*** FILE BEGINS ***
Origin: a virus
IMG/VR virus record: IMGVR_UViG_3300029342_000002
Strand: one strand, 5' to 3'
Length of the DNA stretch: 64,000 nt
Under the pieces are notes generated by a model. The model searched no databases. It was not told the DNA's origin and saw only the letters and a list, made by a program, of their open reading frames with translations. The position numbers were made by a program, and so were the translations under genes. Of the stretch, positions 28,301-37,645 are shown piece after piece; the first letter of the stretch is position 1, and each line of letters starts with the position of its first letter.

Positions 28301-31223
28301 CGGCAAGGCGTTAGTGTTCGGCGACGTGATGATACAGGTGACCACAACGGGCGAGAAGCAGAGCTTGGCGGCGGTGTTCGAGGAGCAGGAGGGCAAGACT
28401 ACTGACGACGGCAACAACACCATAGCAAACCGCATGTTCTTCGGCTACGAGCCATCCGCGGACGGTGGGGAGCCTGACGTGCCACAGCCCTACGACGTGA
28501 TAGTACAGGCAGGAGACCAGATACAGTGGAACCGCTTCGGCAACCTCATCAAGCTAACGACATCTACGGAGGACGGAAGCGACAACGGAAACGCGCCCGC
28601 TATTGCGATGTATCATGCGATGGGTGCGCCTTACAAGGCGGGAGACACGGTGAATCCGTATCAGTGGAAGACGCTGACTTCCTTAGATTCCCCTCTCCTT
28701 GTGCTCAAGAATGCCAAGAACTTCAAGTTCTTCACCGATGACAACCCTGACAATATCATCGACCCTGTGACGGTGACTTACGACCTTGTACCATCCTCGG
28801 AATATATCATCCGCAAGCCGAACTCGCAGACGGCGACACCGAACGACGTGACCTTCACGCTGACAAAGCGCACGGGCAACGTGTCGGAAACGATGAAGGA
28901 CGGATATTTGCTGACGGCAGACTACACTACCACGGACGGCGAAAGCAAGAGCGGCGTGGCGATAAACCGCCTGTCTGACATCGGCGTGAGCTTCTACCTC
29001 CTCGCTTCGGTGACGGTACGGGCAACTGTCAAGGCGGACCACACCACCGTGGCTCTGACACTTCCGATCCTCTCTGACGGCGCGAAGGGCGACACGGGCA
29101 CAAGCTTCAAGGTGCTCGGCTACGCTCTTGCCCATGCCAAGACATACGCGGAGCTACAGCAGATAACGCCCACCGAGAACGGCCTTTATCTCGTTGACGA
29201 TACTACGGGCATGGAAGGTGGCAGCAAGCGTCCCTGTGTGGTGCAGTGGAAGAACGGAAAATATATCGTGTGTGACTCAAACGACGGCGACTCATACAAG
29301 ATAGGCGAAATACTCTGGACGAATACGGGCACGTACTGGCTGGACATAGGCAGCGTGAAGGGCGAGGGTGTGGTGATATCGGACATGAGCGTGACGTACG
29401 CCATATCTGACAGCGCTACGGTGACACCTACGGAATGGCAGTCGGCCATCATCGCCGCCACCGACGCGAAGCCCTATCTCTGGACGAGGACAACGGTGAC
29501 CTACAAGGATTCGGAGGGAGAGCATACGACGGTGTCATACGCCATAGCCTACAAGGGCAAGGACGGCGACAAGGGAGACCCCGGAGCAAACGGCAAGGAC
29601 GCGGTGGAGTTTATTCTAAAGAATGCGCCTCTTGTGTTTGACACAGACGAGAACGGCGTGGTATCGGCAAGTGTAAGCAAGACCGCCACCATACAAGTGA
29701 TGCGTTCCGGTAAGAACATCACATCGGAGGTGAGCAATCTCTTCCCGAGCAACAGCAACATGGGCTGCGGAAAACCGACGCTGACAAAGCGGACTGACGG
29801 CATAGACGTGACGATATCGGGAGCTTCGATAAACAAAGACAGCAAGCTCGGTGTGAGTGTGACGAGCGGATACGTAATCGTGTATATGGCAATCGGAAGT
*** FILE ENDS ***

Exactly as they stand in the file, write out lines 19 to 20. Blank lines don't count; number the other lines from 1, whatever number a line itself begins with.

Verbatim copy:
29501 CTACAAGGATTCGGAGGGAGAGCATACGACGGTGTCATACGCCATAGCCTACAAGGGCAAGGACGGCGACAAGGGAGACCCCGGAGCAAACGGCAAGGAC
29601 GCGGTGGAGTTTATTCTAAAGAATGCGCCTCTTGTGTTTGACACAGACGAGAACGGCGTGGTATCGGCAAGTGTAAGCAAGACCGCCACCATACAAGTGA